Reports over the past decade have suggested that adults of all ages are using digital devices for a significant amount of time and there is widespread occurrence of symptoms of DEF. In fact, a 2017 consumer survey showed that Americans now spend five hours a day on mobile devices. Research suggests that traditional media use like television and desktop internet usage is declining while use of the internet on mobile devices is increasing and overall time spent on media is increasing (Figure 1). Not surprisingly, with this increased amount of digital device usage and screen time, eye-care practitioners are increasingly encountering patients that complain of tired or dry eyes related to digital device usage1A.
Figure 1. Average Time Spent Reading Various Media Per User Each Day in the U.S.3
So what type of patients might be prone to symptoms of DEF? It turns out that symptoms of DEF are more widespread than you might think. Nearly 70% of adults in the United States report experiencing symptoms of DEF. Adults in their 20s are the hardest hit, with 73% of them reporting symptoms.
With DEF being so widespread, what can be done to help our patients?
Prevention is the best strategy for management of DEF. To read helpful tips on managing DEF from a practitioner’s perspective, please read a recent article on digital eye fatigue and solutions from Dr. Jennifer Stewart (hyperlink to be populated once Dr. Stewart article goes live).
One tool to help address eye tiredness and dryness associated with DEF are Biofinity Energys® contact lenses. Biofinity Energys® maintains the same features of Biofinity® sphere in an innovative design that can help increase the patient wearing experience in a modern, connected world. Eyes weren’t designed with screen time in mind, so we created Biofinity Energys® to help address both tiredness and dryness, the two most common symptoms of digital eye fatigue (Figure 2). The DigitalBoost™ lens design in the Biofinity Energys® contact lens helps with eye tiredness and can also help reduce ciliary muscle stress during digital device use. The proven lens material in Biofinity Energys® leverages Aquaform® Technology which helps with the dryness associated with digital eye fatigue. This is important as studies have shown that wearers blink rates can decrease up to five-fold when looking at screens.
Figure 2. Biofinity Energys® - Combining Optical and Lens Material Technology to Address Key Symptoms of Digital Eye Fatigue.
Screen time and digital device use continue to increase year after year, and your patients are already feeling the impact.64% of contact lens wearers in the U.S. expressed an interest in seeking ways to reduce eye tiredness, however, only 14% of these patients reported bringing up digital device usage to their ECPs during appointments. Your patients are counting on you to start the conversation about digital eye fatigue and to offer them your expert advice on ways to reduce eye tiredness and dryness associated with their everyday lives.
The innovation in Biofinity Energys® lenses can create better patient wearing experiences. A recent wearer survey showed that Biofinity Energys® wearers are highly satisfied with their lenses (Figure 3). Additionally, 86% of Biofinity Energys® wearers agreed that the lens makes their eyes feel more comfortable, even when they are on digital devices, compared to their previous contact lenses.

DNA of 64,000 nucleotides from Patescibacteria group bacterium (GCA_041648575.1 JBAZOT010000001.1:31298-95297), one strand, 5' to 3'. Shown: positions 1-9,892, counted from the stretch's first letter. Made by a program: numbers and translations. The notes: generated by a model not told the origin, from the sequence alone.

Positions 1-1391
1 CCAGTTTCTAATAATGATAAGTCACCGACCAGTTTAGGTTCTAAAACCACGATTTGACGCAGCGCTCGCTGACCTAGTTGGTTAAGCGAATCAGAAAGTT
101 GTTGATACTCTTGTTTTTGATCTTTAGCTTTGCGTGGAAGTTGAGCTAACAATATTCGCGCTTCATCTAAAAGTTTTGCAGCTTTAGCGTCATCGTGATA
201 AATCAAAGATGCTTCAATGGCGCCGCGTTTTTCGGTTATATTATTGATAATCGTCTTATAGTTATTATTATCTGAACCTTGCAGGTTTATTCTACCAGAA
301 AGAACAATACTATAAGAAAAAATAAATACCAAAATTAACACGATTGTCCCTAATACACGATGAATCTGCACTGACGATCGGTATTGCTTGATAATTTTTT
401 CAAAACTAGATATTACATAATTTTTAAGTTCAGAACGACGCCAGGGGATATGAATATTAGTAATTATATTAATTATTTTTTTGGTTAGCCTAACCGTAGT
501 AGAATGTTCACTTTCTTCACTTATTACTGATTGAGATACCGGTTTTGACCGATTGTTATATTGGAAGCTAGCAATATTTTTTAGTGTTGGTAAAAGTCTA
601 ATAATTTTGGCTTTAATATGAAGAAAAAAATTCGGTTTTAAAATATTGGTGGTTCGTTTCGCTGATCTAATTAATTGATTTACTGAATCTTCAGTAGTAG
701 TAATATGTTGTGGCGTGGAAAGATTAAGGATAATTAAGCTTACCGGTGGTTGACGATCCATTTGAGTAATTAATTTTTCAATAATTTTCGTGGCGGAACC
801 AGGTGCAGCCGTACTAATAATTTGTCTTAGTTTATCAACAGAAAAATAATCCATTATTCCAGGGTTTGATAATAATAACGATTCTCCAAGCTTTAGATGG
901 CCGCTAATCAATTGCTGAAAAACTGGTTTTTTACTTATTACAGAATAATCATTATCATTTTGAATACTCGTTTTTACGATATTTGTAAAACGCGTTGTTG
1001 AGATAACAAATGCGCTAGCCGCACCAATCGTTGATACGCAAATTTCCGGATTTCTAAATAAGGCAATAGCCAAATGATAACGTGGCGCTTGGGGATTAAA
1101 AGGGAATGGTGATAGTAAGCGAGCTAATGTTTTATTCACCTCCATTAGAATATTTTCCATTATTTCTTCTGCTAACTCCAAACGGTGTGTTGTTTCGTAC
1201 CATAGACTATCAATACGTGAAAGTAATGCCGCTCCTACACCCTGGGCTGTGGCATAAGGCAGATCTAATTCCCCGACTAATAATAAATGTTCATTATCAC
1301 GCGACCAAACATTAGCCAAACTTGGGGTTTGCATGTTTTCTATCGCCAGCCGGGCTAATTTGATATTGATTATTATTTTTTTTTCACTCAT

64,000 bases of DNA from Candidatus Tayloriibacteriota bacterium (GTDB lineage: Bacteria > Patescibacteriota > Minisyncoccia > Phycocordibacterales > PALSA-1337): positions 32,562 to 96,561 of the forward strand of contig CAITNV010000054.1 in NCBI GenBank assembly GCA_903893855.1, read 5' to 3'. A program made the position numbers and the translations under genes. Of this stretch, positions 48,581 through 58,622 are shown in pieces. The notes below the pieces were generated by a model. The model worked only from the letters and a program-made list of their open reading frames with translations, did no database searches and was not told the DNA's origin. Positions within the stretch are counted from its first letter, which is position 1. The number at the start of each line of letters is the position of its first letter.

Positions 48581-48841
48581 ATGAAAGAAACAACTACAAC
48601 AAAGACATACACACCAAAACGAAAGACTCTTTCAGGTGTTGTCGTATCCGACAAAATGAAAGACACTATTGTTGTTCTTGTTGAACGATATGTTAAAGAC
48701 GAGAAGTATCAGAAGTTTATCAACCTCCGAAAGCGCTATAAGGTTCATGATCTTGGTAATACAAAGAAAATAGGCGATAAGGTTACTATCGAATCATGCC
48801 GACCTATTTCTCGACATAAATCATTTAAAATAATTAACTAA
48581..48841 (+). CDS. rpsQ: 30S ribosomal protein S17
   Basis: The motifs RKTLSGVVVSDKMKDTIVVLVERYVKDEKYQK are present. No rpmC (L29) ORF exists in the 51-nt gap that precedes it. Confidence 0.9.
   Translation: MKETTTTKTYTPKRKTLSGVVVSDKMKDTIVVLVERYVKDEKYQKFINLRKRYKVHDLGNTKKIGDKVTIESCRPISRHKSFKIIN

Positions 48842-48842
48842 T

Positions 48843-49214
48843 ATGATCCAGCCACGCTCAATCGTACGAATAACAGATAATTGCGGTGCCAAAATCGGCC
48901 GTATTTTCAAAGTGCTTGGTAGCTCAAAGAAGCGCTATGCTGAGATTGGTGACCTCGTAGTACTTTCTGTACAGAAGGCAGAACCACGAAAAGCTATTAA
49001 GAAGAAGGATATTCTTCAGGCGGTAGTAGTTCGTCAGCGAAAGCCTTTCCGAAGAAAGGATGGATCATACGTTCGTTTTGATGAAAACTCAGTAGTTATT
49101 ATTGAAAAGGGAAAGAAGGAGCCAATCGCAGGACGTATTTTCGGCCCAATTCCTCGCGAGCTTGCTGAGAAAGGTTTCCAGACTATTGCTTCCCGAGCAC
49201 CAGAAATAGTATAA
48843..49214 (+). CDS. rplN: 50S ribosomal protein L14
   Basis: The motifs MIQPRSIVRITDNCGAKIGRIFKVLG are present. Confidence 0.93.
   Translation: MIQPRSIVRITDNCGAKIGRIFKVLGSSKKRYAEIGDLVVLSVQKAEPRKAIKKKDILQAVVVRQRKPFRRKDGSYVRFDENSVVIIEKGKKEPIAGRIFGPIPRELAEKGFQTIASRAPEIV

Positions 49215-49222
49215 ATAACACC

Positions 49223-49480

Figure 3. Benefits that Biofinity Energys® Wearers Experience16.
Screen time will continue to be a part of our everyday lives. Since prevention is the best strategy for managing DEF6, you don’t need to wait until your patients are complaining of tired eyes to recommend Biofinity Energys®. For your patients that are already experiencing symptoms of DEF, remember that they may be waiting for you to start the conversation10. As your patient’s trusted eye care professional, you’re their best hope to help their tired eyes.
For more information on Biofinity Energys® go to the website below or speak to your local CooperVision sales representative.
For a practitioner’s view on DEF and more tips to help your patients, read this article.
 A) C. Coles-Brennan; A. Sulley; G. Young. “Management of Digital Eye Strain” Clin Exp Optom 2019; 102: 18–29 (and references therein) B) S. Jaiswal et. al. “Ocular and Visual Discomfort Associated with Smartphones,
Tablets and Computers: What we do and do not Know” Clin Exp Optom 2019; 102: 463–477 (and references therein) C) A. L. Sheppard; J.S. Wolffsohn BMJ Open Ophthalmology, 2018; 3:e000146. doi:10.1136/bmjophth-2018-000146. (and references therein)
 Keeping up with ocular fatigue in the digital era [Clinical Education]. Contact Lens Spectrum. 2016;31:3-10.
 Hall L, Coles-Brennan C. Digital eye strain: more screen time = more digital eye strain. Contact Lens Spectrum. 2015;30:38-40.
 A) Dain S, McCarthy A, Chan-Ling T. “Symptoms in VDU operators.” Am J Optom Physiol Opt 1988; 65: 162–167. B) Uchino M, Schaumberg DA, Dogru M et al. “Prevalence of dry eye disease among Japanese visual display terminal users.” Ophthalmol 2008; 115: 1982–1988. C) Nakaishi H, Yamada Y. “Abnormal tear dynamics and
symptoms of eyestrain in operators of visual display terminals.” Occup Environ Med 1999; 56: 6–9.
 Meyer D, Huenink S, Rickert P, Kollbaum P, Chamberlain P. “Symptoms associated with eye fatigue in soft contact lens wearers.” Paper presented at: Annual Meeting of the American Academy of Optometry; October 2015; New Orleans, LA, USA.
 Based on a statistically significant difference of the mean change of accommodative microfluctuations and when compared to Biofinity® sphere after reading on an iPhone for 20 minutes at a distance of 25 cm.
 Patel S, Henderson R, Bradley L et al. “Effect of visual display unit use on blink rate and tear stability.” Optom Vis Sci 1991; 68: 888–892.
 CooperVision Digital Device Usage Report, 2017.
 CVI data on file, 2018. Online survey Biofinity Energys® CL wearers, n = 200.